As one of the world's leading and largest graduate business schools, INSEAD brings together people, cultures and ideas to change lives and to transform organisations. A global perspective and cultural diversity are reflected in all aspects of our research and teaching.
With campuses in Europe (France), Asia (Singapore) and the Middle East (Abu Dhabi), INSEAD's business education and research spans three continents. The school’s 145 renowned Faculty members from 40 countries inspire more than 1,400 degree participants annually in its MBA, Executive MBA, Executive Master in Finance, Executive Master in Consulting and Coaching for Change and PhD programmes. In addition, more than 11,000 executives participate in INSEAD's executive education programmes each year.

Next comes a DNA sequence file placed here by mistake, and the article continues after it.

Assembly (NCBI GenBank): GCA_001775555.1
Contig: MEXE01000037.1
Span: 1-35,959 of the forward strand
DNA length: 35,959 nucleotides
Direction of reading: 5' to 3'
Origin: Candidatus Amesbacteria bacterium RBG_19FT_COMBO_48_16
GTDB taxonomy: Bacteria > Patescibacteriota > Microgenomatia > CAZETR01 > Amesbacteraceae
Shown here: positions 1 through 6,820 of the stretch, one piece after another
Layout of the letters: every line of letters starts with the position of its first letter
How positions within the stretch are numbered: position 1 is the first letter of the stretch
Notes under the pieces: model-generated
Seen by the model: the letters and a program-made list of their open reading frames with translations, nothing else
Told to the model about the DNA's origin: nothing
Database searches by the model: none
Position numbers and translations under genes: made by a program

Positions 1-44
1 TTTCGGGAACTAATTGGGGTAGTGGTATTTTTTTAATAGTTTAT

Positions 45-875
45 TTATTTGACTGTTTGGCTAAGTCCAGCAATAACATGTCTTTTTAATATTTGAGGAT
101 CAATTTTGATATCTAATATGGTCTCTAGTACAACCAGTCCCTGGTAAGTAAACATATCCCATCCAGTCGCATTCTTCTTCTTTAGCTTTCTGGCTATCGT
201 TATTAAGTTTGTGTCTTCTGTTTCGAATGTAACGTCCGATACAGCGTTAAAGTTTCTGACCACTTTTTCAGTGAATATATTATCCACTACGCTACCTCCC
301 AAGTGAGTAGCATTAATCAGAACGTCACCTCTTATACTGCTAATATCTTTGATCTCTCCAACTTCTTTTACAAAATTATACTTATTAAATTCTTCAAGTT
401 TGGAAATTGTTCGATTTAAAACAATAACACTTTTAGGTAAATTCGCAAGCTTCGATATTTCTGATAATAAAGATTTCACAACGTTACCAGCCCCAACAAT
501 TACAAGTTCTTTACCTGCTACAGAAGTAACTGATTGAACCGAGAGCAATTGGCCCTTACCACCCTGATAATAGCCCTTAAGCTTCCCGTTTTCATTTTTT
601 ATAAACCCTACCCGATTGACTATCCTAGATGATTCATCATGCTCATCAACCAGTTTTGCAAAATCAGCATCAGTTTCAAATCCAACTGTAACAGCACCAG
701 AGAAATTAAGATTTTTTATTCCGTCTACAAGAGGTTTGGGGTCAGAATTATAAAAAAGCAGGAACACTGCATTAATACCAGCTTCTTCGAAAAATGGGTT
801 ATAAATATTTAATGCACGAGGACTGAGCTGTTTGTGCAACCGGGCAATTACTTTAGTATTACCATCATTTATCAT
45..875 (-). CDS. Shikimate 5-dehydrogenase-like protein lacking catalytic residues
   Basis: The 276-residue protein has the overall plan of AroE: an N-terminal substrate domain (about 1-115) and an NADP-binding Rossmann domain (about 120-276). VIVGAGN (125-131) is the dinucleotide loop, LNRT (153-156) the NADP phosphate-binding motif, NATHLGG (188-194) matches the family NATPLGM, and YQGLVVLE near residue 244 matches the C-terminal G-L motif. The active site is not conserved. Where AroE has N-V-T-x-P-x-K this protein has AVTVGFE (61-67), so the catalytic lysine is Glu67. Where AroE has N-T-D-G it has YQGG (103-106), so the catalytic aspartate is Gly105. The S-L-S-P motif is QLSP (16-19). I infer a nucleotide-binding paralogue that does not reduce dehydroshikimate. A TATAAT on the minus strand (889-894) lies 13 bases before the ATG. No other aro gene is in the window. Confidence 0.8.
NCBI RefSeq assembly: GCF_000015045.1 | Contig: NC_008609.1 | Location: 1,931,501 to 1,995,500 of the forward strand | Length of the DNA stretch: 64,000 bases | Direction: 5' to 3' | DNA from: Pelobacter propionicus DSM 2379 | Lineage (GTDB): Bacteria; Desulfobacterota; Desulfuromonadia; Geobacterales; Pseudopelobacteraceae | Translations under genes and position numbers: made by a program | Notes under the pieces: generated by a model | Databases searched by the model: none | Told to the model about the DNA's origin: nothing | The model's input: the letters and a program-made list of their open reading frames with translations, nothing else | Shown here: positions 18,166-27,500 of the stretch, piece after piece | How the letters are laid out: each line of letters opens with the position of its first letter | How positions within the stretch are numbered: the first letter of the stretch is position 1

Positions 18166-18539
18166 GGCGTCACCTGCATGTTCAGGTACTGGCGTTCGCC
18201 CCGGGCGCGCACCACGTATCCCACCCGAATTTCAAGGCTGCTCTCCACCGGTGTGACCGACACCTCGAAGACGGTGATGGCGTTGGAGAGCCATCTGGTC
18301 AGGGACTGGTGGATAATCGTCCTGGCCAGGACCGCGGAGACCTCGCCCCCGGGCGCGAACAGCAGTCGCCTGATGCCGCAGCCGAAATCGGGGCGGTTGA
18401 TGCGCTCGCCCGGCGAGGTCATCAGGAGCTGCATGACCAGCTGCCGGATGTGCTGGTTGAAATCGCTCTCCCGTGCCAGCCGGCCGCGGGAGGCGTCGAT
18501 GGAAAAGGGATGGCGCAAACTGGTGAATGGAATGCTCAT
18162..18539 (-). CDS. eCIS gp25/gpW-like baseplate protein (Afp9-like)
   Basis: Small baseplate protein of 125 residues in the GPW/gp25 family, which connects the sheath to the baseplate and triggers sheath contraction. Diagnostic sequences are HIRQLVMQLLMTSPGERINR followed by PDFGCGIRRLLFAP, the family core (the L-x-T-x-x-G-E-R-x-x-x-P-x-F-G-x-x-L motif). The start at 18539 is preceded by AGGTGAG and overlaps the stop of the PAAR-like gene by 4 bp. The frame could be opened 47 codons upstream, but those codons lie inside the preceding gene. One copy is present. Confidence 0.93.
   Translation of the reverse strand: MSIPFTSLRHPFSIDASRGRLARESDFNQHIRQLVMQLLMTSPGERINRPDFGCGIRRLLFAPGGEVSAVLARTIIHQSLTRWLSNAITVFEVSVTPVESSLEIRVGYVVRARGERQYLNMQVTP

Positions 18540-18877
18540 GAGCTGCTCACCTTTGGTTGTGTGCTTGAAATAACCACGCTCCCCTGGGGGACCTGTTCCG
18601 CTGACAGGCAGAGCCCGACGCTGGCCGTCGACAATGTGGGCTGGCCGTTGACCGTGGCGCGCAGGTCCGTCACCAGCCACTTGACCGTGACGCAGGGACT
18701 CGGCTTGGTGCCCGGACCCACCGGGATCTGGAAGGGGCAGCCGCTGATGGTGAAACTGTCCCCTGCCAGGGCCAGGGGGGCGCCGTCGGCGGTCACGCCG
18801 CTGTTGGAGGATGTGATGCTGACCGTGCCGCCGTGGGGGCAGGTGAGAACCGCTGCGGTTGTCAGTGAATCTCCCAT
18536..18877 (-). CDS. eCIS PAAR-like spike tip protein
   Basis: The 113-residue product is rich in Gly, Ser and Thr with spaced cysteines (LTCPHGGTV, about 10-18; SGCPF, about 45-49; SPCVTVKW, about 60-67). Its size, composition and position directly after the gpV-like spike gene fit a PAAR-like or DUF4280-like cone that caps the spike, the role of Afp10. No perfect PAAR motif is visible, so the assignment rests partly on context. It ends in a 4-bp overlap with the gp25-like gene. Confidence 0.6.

In addition to INSEAD's programmes on its three campuses, INSEAD participates in academic partnerships with the Wharton School of the University of Pennsylvania (Philadelphia & San Francisco); the Kellogg School of Management at Northwestern University near Chicago; the Johns Hopkins University/SAIS in Washington DC and the Teachers College at Columbia University in New York; and MIT Sloan School of Management in Cambridge, Massachusetts. In Asia, INSEAD partners with School of Economics and Management at Tsinghua University in Beijing, and China Europe International Business School (CEIBS) in Shanghai. INSEAD is a founding member in the multidisciplinary Sorbonne University created in 2012, and also partners with Fundação Dom Cabral in Brazil.